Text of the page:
The Art of the Chart: Loren Munk at Freight + Volume
Loren Munk: You Are Here at Freight + Volume
February 13 to March 15, 2014
530 West 24th Street, between 10th and 11th avenue,
New York City, 212 691 7700
Loren Munk makes paintings that look like diagrams. Thus Members of the Artists’ Club (2009-2011) maps the studio addresses of the members of the artists’ club, which in 1952 was located at 39 East 8th Street; Clement Greenberg (large) (2005-2006) charts the artists and institutions associated with that critic, set against a portrait of Greenberg and a timeline of his life; and American Painting: The Eighties (2004-2005) presents the figures associated with Barbara Rose’s ill-fated 1979 exhibition with that title. There is a lot to see here at Freight + Volume. You can look for names of artist-friends you haven’t met recently; look to his charting of art movements; or recall half-forgotten art world disputes. As brightly colored as Frank Stella’s 1980s constructions, Munk’s paintings present as much historical information as Irving Sandler’s written histories or Ad Reinhard’s cartoons. The richly contentious life of our art world is laid out here in lavish loving detail.
A little over a decade before Arthur Danto achieved fame within the art world for his aesthetic theorizing, the Harvard philosopher Nelson Goodman developed a systematic analysis of the symbol systems employed in art. His book Languages of Art (1968), much discussed by philosophers, never attracted attention amongst visual artists. Danto’s account was very well motivated with reference to contemporary art; Goodman’s was not—his discussion of perspective and forgery dealt with issues primarily of concern to older visual art. That neglect of Goodman by artists was unfortunate, for his semiotic analysis had real affinities with the contemporary French structuralist theorizing, which did attract considerable attention. Like Danto, Goodman was interested in the difference between a work of art and a seemingly-identical artifact which may not be art at all. A work of art is autographic, so he argued, “if and only if the distinction between original and forgery of it is significant. . . if and only even even the most exact duplication of it does not thereby count as genuine” (I quote from the second edition, 1976.) Here, then, we find the crucial distinction between a work of art and a mere chart. A chart revealing the studio addresses of the members of the artists’ club should present that information legibly. The choice of color, typeface and composition, however, is arbitrary. But because Munk’s Members of the Artists’ Club is a work of art all of its properties are aesthetically significant. Change the colors, typeface or composition however slightly and it would be a different work of art – though of course it would still present the same information.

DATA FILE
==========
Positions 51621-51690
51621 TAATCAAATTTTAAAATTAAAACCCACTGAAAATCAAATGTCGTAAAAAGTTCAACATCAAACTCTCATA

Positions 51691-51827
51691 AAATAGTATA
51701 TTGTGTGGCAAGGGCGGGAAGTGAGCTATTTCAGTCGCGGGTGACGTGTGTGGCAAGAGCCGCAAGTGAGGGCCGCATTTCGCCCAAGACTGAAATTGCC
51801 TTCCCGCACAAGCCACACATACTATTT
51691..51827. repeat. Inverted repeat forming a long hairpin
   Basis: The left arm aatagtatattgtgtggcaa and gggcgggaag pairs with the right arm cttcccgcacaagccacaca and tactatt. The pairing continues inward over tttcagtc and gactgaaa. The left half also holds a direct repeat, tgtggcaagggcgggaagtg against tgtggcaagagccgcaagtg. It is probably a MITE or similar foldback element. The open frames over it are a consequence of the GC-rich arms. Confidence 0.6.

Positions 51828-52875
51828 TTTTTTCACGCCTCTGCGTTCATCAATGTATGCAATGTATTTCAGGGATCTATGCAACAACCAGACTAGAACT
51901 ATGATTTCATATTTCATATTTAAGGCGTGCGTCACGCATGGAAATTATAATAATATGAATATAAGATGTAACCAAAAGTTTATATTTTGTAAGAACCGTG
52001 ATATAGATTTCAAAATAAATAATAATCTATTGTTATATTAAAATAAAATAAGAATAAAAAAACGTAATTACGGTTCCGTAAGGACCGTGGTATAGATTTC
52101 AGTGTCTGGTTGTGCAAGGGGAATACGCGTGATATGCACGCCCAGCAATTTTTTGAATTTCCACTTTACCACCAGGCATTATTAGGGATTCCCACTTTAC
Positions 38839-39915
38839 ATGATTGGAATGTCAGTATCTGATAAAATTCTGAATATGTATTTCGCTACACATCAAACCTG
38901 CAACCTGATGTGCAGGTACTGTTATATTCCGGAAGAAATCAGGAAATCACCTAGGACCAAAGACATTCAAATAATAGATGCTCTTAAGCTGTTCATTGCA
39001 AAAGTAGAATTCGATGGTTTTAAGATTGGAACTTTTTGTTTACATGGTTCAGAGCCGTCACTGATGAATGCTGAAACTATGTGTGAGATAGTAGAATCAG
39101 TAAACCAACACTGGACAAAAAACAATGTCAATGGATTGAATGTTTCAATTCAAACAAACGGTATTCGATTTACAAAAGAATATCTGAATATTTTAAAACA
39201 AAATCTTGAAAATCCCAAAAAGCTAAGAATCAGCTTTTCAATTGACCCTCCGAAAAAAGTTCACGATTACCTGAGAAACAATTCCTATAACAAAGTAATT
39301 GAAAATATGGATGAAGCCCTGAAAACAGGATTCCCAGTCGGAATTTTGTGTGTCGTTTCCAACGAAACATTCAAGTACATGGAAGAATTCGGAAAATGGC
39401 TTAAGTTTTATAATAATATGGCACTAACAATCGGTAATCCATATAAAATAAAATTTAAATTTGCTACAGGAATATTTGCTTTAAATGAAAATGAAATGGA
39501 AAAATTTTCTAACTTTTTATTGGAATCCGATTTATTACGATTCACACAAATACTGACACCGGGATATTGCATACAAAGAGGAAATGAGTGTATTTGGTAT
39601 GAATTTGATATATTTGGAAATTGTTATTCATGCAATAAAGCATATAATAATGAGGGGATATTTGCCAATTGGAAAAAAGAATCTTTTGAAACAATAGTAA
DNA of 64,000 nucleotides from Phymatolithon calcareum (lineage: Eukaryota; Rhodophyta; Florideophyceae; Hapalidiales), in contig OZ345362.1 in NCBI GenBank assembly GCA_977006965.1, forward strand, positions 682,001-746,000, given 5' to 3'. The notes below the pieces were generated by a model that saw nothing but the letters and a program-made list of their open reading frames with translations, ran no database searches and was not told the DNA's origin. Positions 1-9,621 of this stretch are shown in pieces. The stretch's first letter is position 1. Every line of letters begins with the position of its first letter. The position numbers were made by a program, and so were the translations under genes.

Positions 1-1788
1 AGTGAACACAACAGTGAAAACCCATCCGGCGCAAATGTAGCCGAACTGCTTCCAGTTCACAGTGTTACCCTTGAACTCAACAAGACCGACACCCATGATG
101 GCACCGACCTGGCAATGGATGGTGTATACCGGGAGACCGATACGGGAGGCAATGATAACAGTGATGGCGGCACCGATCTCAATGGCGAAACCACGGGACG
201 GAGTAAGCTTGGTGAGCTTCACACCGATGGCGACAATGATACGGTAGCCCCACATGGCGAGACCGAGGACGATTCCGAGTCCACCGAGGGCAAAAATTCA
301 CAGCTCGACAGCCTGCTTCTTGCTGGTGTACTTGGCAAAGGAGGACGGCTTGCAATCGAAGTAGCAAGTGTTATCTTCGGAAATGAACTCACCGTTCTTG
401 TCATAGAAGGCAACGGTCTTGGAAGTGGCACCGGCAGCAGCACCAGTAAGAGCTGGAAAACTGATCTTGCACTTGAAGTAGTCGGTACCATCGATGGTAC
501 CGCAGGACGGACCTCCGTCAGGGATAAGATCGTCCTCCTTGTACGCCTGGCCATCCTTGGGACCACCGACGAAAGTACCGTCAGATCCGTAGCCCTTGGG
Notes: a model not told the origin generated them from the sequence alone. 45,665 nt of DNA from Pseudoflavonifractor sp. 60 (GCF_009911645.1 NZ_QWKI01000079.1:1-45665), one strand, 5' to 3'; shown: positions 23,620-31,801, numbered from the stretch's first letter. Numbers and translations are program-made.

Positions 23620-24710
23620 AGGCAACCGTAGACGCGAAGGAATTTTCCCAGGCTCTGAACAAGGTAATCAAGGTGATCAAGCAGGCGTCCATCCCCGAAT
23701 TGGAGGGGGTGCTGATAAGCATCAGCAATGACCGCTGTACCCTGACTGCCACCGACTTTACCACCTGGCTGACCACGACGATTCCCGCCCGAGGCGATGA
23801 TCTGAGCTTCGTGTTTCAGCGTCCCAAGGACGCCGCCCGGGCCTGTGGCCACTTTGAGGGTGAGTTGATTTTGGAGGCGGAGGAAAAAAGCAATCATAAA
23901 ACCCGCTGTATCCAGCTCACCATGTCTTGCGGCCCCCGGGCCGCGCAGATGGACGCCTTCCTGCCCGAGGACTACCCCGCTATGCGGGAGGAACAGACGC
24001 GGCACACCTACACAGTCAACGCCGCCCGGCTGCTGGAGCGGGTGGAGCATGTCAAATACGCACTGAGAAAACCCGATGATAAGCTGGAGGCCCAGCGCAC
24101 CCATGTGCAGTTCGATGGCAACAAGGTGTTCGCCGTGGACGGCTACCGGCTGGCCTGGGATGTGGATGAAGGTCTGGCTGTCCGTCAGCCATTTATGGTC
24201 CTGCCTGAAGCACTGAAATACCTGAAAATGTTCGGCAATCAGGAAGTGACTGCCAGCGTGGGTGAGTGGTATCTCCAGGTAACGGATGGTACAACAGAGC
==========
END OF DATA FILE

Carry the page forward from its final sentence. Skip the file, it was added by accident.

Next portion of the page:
Writing as a philosopher, I admire the subtly of Munk’s thinking. His exhibition very nicely models a Goodman distinction between charts and works of art. But that judgment in itself says nothing, of course about the value of his works as art—for not all works of art are good works of art. Writing, then, as an art critic, I supplement that claim by praising Munk’s ability to translate dry historical materials into aesthetically satisfying works of art. Just as Marcel Proust adapted the genealogical obsessions of the Duc de Saint-Simon (1675 –1755), creating his marvelous fictional In Search of Lost Time from information not unlike that presented in the latter’s somewhat exhausting memoirs, so Munk has demonstrated that the artful charting of the recent history of our art world can, in his paintings, itself become a considerable work of art.